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Back-to-back Alaska fatal black bear maulings seen as flukes

ANCHORAGE, Alaska — Experts say back-to-back fatal maulings of people by black bears in Alaska appear to be flukes by rogue bears but warn that people venturing into bear habitat should always carry bear repellent spray or guns.

In the first attack, a black bear killed a 16-year-old runner, Patrick Cooper, Sunday after he got lost competing in a mountain race south of Anchorage.

After encountering the bear, Cooper began running, and at one point he reportedly placed a frantic call to his brother, saying he was being chased by a bear Sunday in the Robert Spurr Memorial Hill Climb race south of Anchorage. The brother notified the race director, Brad Precosky, who alerted race crews to begin searching for Cooper, known as Jack.

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It took a couple hours for responders to locate the teen, whose body was found about a mile up the path. The bear was found at the site, guarding the body, Precosky said.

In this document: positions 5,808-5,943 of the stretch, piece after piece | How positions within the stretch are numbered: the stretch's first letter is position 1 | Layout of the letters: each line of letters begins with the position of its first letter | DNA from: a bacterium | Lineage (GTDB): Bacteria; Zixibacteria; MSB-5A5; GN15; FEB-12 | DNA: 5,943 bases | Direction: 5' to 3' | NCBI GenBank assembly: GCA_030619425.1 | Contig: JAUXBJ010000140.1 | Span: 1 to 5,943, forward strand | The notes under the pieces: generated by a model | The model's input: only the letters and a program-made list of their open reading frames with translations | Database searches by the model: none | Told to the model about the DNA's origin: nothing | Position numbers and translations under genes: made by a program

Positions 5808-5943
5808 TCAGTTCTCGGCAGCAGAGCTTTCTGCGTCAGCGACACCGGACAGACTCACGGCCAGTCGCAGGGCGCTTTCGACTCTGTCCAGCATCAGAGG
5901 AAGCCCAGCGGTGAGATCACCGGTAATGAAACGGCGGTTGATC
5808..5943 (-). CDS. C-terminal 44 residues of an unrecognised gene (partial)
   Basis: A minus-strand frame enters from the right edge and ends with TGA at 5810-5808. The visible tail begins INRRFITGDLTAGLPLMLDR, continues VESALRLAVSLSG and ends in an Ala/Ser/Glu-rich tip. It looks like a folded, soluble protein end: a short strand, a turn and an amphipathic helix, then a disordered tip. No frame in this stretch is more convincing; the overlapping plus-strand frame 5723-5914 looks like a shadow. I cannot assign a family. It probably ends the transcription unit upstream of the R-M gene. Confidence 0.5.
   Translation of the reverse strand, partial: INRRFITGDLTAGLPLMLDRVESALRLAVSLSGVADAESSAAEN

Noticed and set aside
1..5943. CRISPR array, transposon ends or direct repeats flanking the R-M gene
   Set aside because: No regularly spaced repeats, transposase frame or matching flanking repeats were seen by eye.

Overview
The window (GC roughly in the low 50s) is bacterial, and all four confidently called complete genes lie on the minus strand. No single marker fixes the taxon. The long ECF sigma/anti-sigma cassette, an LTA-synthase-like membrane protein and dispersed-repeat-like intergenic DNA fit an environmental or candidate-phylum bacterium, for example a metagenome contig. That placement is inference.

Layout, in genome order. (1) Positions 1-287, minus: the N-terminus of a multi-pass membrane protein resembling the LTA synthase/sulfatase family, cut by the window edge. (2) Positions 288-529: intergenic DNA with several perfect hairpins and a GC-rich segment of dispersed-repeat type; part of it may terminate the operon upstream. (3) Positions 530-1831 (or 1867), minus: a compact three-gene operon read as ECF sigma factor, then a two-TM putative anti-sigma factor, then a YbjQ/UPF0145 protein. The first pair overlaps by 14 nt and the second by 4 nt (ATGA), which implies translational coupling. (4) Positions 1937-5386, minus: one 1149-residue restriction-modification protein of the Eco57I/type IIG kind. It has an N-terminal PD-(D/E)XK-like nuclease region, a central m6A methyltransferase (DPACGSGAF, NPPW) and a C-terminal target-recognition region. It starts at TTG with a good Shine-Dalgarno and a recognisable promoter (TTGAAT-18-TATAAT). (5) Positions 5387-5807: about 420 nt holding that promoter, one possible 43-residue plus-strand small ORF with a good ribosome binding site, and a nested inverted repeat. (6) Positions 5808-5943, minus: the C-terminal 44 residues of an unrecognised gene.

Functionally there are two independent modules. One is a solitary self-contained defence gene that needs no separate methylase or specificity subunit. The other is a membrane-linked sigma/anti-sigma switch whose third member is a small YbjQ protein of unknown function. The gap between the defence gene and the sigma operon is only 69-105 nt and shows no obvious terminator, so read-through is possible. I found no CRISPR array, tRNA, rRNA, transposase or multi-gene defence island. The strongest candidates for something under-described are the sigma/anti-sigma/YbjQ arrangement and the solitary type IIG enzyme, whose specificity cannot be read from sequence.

A Chugach State Park ranger shot the 250-pound bear in the face, but the animal ran away.

On Monday, a man working at a remote gold exploration site at Pogo Mine was mauled to death. A second worker was injured by the same black bear. No names were released.

Retired state bear biologist John Hechtel tracked Alaska’s fatal bear maulings between 1980 and 2014 and counted only three fatal maulings by black bears.

‘‘It’s very unusual,’’ said Ken Marsh of the state Fish and Game agency. ‘‘It’s sort of like someone being struck by lightning.’’

ASSOCIATED PRESS